What determines whether we are happy?
A very timely email from a very good dragon friend inspired me to write this. Thank you dragon friend.
People who know me probably realise by now that I can be quite emo and isn’t exactly the most happy go lucky person around. So it might come as a bit of a surprise that I’m writing about happiness. But after reading the email and embedded post, I couldn’t resist not sharing it. I will post bits of the post here, but you should really be reading the entire excerpt from the link below.
I think most of us face this, that more often than not, the things that makes us happy are largely dependent on what others think about us. Whether our parents recognise our achievements, whether we are well liked amongst our friends, or the number of likes we receive on Facebook/Instagram with the evolution of social media. It is a good feeling to feel noticed, and even for the introverted, there is usually still some desire for social validation from the people that matter to you. The problem with this is that we sometimes get confused between what we want and what others want.
“Everyone goes through this, and at some point, you’re supposed to distinguish between your wants and others’ wants. But if you continue to grow up this way, a very interesting situation arises. I want to do a certain something, but whether I want to do it because I want to, or because my mother wants me to, or my teacher keeps praising me to, my friends expect me to, becomes confusing. I’m definitely putting a lot of effort into doing this something, but is it because I want to, or is it because everyone except me expects me to reach that point, and in fact I am just doing it to satisfy their wants?”
This really got me wondering whether were the things I have done up to this point in my life driven by what made me happy? Or were they motivated by the need to satisfy the ideals of society and my loved ones?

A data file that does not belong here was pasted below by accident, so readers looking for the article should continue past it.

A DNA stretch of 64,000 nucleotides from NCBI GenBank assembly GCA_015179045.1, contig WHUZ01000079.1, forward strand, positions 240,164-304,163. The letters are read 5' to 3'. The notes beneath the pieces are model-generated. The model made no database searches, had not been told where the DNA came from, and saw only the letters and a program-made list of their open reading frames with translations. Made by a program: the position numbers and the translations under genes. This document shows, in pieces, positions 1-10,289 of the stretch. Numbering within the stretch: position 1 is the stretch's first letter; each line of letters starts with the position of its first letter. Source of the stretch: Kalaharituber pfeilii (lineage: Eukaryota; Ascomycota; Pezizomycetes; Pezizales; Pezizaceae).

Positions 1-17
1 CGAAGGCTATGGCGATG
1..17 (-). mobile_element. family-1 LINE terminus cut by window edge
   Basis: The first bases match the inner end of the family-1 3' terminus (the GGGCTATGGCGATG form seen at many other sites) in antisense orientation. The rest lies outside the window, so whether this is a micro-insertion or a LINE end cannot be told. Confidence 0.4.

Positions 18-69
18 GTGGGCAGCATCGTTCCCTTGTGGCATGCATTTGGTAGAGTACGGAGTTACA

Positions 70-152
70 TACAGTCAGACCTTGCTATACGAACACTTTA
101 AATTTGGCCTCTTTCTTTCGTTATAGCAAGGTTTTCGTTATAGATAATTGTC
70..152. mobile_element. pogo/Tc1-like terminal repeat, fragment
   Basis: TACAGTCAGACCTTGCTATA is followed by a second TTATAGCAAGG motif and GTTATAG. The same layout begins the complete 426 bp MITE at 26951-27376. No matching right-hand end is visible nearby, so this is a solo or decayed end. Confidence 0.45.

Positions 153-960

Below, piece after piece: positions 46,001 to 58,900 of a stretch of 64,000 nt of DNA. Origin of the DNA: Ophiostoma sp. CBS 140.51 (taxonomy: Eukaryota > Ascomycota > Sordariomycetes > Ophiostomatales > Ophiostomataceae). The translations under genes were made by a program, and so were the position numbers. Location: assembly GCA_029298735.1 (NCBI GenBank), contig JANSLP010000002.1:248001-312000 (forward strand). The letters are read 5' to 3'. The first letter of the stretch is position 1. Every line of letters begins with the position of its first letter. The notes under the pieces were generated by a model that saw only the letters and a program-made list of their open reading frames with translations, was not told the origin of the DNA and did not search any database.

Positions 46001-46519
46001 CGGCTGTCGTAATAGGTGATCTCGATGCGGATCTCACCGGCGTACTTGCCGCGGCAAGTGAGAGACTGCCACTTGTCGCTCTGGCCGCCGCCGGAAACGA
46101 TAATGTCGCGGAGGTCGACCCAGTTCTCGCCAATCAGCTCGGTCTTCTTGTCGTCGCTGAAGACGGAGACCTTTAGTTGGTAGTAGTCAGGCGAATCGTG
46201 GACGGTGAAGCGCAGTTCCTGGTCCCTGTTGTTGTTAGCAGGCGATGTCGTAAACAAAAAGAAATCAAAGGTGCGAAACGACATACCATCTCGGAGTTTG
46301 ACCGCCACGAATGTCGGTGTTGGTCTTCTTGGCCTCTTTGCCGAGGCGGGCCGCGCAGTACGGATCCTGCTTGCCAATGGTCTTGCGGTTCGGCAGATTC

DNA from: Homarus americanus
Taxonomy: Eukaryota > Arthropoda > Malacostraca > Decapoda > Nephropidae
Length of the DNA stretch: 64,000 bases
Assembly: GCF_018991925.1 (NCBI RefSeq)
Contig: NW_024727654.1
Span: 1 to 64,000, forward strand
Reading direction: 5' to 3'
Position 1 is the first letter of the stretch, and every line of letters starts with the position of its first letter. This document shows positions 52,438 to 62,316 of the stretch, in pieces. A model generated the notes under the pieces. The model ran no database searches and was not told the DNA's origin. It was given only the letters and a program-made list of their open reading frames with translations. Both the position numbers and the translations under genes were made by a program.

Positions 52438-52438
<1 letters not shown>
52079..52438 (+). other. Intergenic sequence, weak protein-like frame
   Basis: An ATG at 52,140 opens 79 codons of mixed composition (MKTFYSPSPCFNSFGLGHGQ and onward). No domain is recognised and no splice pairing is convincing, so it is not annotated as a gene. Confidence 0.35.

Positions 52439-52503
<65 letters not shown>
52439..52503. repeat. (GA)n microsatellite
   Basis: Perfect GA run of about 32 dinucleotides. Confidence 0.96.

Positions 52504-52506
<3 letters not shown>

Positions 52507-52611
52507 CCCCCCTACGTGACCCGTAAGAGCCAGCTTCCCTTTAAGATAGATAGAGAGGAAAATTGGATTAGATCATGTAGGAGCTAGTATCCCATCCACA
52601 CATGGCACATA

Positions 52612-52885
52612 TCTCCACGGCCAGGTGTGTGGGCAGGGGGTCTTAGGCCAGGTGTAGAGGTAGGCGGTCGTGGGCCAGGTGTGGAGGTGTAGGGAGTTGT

I don’t think there is anything wrong with social validation, and it is simply the way our minds work. We enter the World in a blank slate, and interactions with people naturally shapes our self concepts based on the perception of others (theory of the looking-glass self?). But if we let this confuse and consume us, it gets harder to know what truly makes us happy. I see my parents who after slogging years of their life away question what makes them happy now that they are approaching retirement.
“You must become the owner of you own wants. You must come face to face with yourself and ask, what is it that I really want? Regardless of parents, school, relatives, friends or society, what is it that excites me, and makes me happy? This is what you have to ask yourself.”
And so I began thinking about the things that truly made me happy. A pattern soon emerged and I realised that I’m happiest when I can share or experience new things. Whether it’s sharing about past experiences, knowledge or thoughts on a particular matter, the freedom to share and inspire invigorates me. I also have this obsession with collecting new experiences. Maybe it’s because I wasn’t allowed to do many things as a kid, but for as long as I can remember, trying new things excite me a lot. Perhaps that is why I enjoy traveling so much, because the likelihood of encountering new experiences are very high. What’s next then? To put it into action of course.
“People often say this – I want to do this now but instead, I will work hard to save something, get something ready, or maybe procrastinate it, and will become happy in future. They speak as if happiness can be deposited somewhere, and you can withdraw it anytime to spend it. There is no such thing. The happiness at that point in life disappears at that point, forever. There is no way to go back in time to that age and find your lost happiness. You must become happy right now.”
I don’t think it makes sense to drop whatever we are doing immediately just to pursue our lofty dreams, but we got to start now. We don’t have to abandon all our responsibilities and commitments, but we have to start now. The late Steve Jobs also shared this in his famous Stanford commencement speech:
“… for the past 33 years, I have looked in the mirror every morning and asked myself: “If today were the last day of my life, would I want to do what I am about to do today?” And whenever the answer has been “No” for too many days in a row, I know I need to change something.”
So what are we waiting for? Time to start working towards happiness before we lose more of our lives to the system.
Original post from: “When am I a happy person?” (나는 언제 행복한 사람인지?).